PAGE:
During the PyCon US 2016 sprints, BeeWare welcomed it’s third Core Contributor, Philip James. Phil has written up his experience of getting the commit bit, and so I thought, as Core Contributor #2, I’d also write down my journey.
I’d first heard of PyBee through old lightning talk recordings from PyCon AU. I’d been accepted to this Python conference, and I was a Ruby developer at the time, so I thought maybe watching some old talks would be a thing. I found the lightning talks, and saw a heap of cool things going on, like some bloke called Tim needing help on all his projects, and a bloke called Russ releasing all the yaks
It wasn’t until PyCon 2015 in August that I met Russell Keith-Magee. I vaguely recall a hallway conversation about how Django and Ruby on Rails share information on security vulnerabilities because of the closeness of their functionality. I also see I tweeted that Russ talks very fast, but the things he was talking about regarding funding OSS wouldn’t hit home until later. He also saw my talk later that day (and asked the first question. Shockingly, this became a trend).
Anyway, the PyCon AU sprints come along, and I hear about this thing to run Python bytecode in the browser. This intrigued me, but at the time of the sprints, it didn’t exist anywhere except on Russ’s laptop. I vaguely recall discussing it with Russ at the time, possibly with me pontificating something about some design something or other, but my recollection is fuzzy. My first commit to Batavia came a few days after it’s GitHub debut, with a commit as simple as fixing some of the README formatting, and my first bug was just reporting that I couldn’t run Batavia in Chrome.
You may be noticing a trend. I did a talk on recognising contributions that aren’t code, and here’s Russ, recognising my contributions that aren’t code. I recognised a source of knowledge in Russ, so I started bugging him about Django history and such for use in the next iteration of my talk.
Post PyCon AU, I kept in touch with Russ, and I occasionally threw a commit or two at Batavia and VOC. I was also doing things across all the projects, like adding contributor docs to every subproject. However, I was doing more behind the scenes things than just the code. I was a bit of a sounding board for some of Russ’s ideas, because as far as I know, at the time I was one of the only people consistently interested in the project and what it could achieve.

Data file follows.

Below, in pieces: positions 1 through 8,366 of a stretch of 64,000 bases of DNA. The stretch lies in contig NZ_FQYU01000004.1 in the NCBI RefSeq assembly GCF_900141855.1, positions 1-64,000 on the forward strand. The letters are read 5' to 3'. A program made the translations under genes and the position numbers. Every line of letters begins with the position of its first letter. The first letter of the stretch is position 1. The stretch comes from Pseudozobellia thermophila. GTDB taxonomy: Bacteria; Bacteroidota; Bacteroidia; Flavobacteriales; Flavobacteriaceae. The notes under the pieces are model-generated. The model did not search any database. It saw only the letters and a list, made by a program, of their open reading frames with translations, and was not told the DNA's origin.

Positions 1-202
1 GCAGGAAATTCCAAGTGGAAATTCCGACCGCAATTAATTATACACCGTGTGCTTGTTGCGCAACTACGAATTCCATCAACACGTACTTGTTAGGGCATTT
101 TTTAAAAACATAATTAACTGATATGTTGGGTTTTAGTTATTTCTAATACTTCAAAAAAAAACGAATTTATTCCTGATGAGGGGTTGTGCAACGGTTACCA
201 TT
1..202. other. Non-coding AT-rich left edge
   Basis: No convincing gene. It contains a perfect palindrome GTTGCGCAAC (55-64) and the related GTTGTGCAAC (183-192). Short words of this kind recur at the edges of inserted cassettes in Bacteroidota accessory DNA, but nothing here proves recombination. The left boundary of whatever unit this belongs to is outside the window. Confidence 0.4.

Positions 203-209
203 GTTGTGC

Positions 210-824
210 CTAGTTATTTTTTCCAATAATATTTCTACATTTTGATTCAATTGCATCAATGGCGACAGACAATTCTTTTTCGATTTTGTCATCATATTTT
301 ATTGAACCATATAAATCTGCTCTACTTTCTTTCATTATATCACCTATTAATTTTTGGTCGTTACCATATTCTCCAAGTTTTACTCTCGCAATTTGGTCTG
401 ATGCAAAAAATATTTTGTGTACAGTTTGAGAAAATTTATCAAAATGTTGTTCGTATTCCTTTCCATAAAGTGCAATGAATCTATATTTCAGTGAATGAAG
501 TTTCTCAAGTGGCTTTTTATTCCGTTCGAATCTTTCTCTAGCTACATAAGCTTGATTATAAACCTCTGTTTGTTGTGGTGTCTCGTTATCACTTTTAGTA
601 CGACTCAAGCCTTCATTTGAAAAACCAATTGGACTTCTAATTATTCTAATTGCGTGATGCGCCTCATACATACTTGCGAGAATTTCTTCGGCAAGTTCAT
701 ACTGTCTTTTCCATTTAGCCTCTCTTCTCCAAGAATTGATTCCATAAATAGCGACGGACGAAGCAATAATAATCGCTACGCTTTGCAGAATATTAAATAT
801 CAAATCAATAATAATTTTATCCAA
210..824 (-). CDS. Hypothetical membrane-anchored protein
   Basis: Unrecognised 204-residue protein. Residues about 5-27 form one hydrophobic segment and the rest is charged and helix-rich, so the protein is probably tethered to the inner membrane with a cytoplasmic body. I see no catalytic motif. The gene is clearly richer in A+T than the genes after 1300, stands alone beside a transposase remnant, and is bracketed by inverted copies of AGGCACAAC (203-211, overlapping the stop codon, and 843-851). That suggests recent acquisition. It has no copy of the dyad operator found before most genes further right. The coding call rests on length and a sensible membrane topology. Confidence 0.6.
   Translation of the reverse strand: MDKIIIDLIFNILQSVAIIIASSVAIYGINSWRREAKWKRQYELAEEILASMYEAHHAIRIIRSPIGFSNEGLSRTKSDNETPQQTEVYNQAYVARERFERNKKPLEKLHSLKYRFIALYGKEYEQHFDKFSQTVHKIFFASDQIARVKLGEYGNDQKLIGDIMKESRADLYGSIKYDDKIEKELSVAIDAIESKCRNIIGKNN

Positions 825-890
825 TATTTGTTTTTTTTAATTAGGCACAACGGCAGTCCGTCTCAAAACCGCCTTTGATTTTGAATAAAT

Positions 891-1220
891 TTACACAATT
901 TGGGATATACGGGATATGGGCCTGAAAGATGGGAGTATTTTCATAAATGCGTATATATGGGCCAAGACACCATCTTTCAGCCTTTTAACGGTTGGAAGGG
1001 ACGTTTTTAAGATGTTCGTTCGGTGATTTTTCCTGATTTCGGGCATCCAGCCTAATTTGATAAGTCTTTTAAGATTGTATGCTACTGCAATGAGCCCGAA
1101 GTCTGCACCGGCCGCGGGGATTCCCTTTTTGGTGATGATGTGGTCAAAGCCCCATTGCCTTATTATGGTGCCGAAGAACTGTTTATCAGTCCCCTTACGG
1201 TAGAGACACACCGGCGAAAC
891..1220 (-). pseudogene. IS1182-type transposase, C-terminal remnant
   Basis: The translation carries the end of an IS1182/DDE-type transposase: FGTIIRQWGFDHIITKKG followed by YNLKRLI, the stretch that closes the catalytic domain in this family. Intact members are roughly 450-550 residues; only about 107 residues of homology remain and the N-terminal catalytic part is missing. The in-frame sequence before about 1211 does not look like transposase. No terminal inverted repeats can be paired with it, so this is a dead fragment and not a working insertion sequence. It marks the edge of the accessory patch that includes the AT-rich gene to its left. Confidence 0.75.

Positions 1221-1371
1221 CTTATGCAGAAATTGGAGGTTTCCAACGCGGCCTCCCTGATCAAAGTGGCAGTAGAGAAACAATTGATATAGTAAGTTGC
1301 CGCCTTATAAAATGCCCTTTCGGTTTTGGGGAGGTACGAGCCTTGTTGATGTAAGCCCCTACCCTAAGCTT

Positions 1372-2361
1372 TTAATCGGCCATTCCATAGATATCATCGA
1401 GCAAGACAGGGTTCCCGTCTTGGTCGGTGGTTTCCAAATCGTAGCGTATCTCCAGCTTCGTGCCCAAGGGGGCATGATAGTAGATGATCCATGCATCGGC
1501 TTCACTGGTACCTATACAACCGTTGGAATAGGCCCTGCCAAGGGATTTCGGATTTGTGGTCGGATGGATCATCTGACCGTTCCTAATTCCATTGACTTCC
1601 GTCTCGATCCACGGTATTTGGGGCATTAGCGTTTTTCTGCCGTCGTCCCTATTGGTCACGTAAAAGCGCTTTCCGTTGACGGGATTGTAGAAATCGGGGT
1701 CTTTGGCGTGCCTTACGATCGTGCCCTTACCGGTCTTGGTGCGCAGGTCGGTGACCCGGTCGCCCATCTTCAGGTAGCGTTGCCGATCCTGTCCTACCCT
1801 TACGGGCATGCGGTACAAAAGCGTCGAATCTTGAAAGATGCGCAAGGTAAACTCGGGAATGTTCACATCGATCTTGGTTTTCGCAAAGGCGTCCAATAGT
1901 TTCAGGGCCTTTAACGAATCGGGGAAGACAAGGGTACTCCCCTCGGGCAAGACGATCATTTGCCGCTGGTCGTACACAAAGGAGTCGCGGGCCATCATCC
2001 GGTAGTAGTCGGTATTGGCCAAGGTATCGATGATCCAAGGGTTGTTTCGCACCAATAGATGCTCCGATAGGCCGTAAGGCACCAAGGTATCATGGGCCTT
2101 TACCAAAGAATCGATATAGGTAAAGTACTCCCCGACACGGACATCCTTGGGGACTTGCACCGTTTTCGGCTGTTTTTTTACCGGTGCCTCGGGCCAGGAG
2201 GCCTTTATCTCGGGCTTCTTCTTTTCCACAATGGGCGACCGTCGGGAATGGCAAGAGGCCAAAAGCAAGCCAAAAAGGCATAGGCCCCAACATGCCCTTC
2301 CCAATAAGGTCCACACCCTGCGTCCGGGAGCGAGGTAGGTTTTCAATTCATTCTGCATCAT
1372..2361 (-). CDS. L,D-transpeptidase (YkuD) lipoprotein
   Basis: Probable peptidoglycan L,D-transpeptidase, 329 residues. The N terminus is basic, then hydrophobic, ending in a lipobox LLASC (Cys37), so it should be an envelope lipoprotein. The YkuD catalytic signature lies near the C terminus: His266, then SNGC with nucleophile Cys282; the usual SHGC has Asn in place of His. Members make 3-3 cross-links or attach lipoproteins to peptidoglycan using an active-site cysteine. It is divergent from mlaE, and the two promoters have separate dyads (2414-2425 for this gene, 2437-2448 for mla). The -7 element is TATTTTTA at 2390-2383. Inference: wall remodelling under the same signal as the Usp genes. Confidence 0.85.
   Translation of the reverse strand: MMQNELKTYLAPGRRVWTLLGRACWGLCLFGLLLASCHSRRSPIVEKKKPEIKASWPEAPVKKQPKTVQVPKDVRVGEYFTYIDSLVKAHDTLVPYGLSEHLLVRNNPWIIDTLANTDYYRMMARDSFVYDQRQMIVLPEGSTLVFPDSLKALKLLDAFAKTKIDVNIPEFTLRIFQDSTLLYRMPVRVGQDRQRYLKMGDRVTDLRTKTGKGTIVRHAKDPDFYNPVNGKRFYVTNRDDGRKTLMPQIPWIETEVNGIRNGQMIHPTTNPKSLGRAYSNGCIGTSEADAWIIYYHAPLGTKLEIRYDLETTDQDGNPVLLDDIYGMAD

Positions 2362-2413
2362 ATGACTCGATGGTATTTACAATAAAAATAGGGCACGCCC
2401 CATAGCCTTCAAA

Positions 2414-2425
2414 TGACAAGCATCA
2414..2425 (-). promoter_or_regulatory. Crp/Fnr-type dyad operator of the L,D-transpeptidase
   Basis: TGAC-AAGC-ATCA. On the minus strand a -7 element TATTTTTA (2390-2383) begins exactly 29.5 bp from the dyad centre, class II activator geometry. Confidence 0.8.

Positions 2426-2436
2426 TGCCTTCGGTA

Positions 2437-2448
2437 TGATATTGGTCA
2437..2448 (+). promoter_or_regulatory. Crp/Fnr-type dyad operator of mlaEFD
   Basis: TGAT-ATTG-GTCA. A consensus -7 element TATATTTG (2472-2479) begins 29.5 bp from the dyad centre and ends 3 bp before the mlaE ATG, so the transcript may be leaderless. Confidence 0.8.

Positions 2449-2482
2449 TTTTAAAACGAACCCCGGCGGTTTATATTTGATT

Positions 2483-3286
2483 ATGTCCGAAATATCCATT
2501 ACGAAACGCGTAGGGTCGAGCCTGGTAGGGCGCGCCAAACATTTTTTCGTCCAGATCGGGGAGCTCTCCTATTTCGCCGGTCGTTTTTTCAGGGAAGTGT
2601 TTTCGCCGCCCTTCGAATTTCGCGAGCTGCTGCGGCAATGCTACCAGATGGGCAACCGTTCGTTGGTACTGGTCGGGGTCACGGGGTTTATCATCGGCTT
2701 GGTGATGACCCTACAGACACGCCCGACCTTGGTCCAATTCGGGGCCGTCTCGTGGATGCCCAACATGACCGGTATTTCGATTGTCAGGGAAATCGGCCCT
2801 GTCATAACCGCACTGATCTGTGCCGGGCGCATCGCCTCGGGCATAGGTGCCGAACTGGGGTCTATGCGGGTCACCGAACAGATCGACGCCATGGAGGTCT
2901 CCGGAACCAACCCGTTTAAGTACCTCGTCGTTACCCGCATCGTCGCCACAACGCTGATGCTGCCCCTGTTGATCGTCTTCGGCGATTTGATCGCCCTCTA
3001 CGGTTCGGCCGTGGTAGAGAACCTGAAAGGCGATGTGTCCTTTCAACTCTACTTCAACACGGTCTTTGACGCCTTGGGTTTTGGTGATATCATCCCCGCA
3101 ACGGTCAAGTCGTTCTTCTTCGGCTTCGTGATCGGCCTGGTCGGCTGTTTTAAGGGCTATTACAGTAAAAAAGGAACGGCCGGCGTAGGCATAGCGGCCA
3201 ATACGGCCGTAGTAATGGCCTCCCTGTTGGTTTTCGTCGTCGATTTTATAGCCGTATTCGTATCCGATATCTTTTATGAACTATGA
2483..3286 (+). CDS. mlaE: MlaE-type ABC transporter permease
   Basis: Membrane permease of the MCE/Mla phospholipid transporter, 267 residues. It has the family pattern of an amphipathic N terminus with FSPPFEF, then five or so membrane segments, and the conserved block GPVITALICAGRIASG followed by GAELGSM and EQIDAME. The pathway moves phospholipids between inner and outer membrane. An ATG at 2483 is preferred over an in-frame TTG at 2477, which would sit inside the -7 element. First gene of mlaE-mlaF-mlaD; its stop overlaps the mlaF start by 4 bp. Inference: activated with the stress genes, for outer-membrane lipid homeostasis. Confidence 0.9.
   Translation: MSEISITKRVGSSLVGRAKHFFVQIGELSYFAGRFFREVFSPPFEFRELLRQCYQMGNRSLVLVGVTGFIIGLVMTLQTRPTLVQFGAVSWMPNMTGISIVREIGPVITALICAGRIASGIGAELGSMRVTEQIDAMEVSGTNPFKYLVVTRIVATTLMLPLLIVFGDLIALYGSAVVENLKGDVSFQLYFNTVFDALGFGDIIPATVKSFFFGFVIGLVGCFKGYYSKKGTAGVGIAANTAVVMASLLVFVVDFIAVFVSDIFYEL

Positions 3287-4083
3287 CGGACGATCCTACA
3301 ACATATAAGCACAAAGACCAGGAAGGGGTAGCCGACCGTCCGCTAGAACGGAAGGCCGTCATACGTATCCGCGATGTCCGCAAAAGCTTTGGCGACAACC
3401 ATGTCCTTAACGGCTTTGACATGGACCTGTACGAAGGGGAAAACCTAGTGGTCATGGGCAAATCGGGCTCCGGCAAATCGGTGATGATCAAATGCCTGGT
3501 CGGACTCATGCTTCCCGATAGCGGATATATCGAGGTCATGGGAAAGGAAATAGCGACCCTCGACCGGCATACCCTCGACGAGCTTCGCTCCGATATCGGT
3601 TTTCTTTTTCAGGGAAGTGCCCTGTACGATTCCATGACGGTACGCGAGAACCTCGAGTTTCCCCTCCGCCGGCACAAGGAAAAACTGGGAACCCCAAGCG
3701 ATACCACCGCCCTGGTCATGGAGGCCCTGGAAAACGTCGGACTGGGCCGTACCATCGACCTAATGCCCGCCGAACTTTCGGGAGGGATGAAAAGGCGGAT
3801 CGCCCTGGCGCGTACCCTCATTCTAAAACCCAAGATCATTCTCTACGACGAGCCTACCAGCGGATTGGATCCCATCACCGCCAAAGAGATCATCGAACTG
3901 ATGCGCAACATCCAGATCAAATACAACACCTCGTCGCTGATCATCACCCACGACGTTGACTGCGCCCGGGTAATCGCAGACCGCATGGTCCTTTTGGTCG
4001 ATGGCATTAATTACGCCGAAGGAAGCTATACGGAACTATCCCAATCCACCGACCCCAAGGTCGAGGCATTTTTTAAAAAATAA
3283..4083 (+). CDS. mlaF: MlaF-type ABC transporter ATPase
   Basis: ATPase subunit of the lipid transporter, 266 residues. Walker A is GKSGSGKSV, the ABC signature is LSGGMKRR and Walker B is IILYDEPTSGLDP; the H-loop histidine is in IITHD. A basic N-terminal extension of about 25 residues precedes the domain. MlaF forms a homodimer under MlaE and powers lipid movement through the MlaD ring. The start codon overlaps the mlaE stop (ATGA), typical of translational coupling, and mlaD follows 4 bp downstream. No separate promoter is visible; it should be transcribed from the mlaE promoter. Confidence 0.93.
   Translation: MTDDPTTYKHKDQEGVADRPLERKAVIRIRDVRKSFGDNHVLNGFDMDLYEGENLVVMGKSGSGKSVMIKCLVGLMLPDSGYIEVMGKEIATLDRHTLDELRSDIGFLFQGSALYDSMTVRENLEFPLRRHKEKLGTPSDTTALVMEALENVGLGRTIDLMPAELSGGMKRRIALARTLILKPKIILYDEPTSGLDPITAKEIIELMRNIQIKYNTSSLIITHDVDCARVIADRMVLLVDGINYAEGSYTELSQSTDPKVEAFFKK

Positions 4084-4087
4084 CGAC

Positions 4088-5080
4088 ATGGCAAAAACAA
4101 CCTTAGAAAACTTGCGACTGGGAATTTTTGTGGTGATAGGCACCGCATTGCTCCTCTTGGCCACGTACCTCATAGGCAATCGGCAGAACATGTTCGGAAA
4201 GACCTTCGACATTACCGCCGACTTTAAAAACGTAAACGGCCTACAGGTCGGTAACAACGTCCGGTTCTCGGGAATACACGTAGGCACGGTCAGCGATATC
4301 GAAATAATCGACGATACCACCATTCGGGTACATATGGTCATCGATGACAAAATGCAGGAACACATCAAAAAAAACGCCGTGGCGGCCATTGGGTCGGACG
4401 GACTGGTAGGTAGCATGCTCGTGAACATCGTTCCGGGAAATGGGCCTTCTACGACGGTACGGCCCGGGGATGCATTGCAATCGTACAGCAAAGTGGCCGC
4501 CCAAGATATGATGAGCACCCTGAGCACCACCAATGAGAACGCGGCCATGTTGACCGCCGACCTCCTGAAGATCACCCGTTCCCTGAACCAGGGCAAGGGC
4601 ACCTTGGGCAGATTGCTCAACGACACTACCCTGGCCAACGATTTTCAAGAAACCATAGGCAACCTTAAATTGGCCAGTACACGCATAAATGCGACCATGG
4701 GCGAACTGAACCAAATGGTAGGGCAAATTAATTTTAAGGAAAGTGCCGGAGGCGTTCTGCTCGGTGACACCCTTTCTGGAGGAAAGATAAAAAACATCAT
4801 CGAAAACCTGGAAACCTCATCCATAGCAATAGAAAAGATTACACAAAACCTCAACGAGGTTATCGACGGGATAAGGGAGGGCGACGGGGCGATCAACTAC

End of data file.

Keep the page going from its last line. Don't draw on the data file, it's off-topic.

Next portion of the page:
Skip forward a bit. By March 2016, I’m over in Budapest at DjangoCon Europe, and I’m given a Challenge Coin, and helping the amazing Lacey Williams Henschel get her challenge coin. These are coins #1 and #2. So, by this time, I’ve been working sporadically on Batavia, and I’m in freaking EUROPE, sitting across from Russ, and suggest that maybe with all these PRs coming in on the BeeWare sprint, maybe I should get the commit bit. And I get given it. I’m a Apriarist.
It wasn’t until I’m helping out with the application for the Mozilla FOSS funding that I’ve been listed as a Core Contributor.
I immediately went ‘wat’.
Turns out that that’s what I’d become. I’d been helping out with BeeWare for so long, not just getting the commit-bit for Batavia in April, that Russ saw me as part of the Core team. I mean, this entire thing is him, I thought I was just being a sounding board or a friendly ear, but it was more than that. I was helping and making a visible impact.
And to be frank, I have no real use for any of the BeeWare code. I mean sure, running Python in the browser is a cool trick that I’m now invested in getting working, but I’m now an operations engineer in the Haskell/Scala space. I have zero work use case for Python (apart from a few hacky scripts where I can, because Python), let alone anything in the browser. But it’s Russ’s unrelenting dedication to mentoring new developers and his pure passion for the project that keeps me contributing. Plus hacking on things outside of my normal day to day is fun!
Contributing to an open source project isn’t just a case of picking one and going nuts. Most of the time, it’s because you have to use it, and you find it needs a bit of work. It’s only in unique cases like the Beeware mentorship and Challenge Coin scheme that open source developers are forged where you get people playing about for the sheer joy and learning experience (plus, shiny).
If you don’t have a vested interest, emotion or passion for a project, you aren’t going to contribute. I now have this interest, and I’ve now been entrusted with the authorisation to help make it better. It’s a pretty huge responsibility, and it’s not without it’s risks. But it’s an honour, and something that is apparently getting me noticed around the place, so that’s kinda cool. I mean, I have my own FOSS work as well, but being able to say “I’m a core developer on BeeWare” is something that people understand comes with a lot of hard work and dedication.
And the shiny coin isn’t too bad either.
 Budapest is all Russ’ fault. I quipped that if he wanted a keynote speaker to rant about things to a Django audience, I was getting a bit rilled up about emoji at the time, and I could do something about that (Python 2 vs Python 3, unicode all the things etc). Russ suggested that a better vent for these frustrations would be a talk about emoji, and ‘with great power comes great responsibility’. Also, he told me that Baptiste was an emoji fan, so I should submit for this conf called DjangoCon Europe. And I got in. To a conference in freaking HUNGARY. WHAT.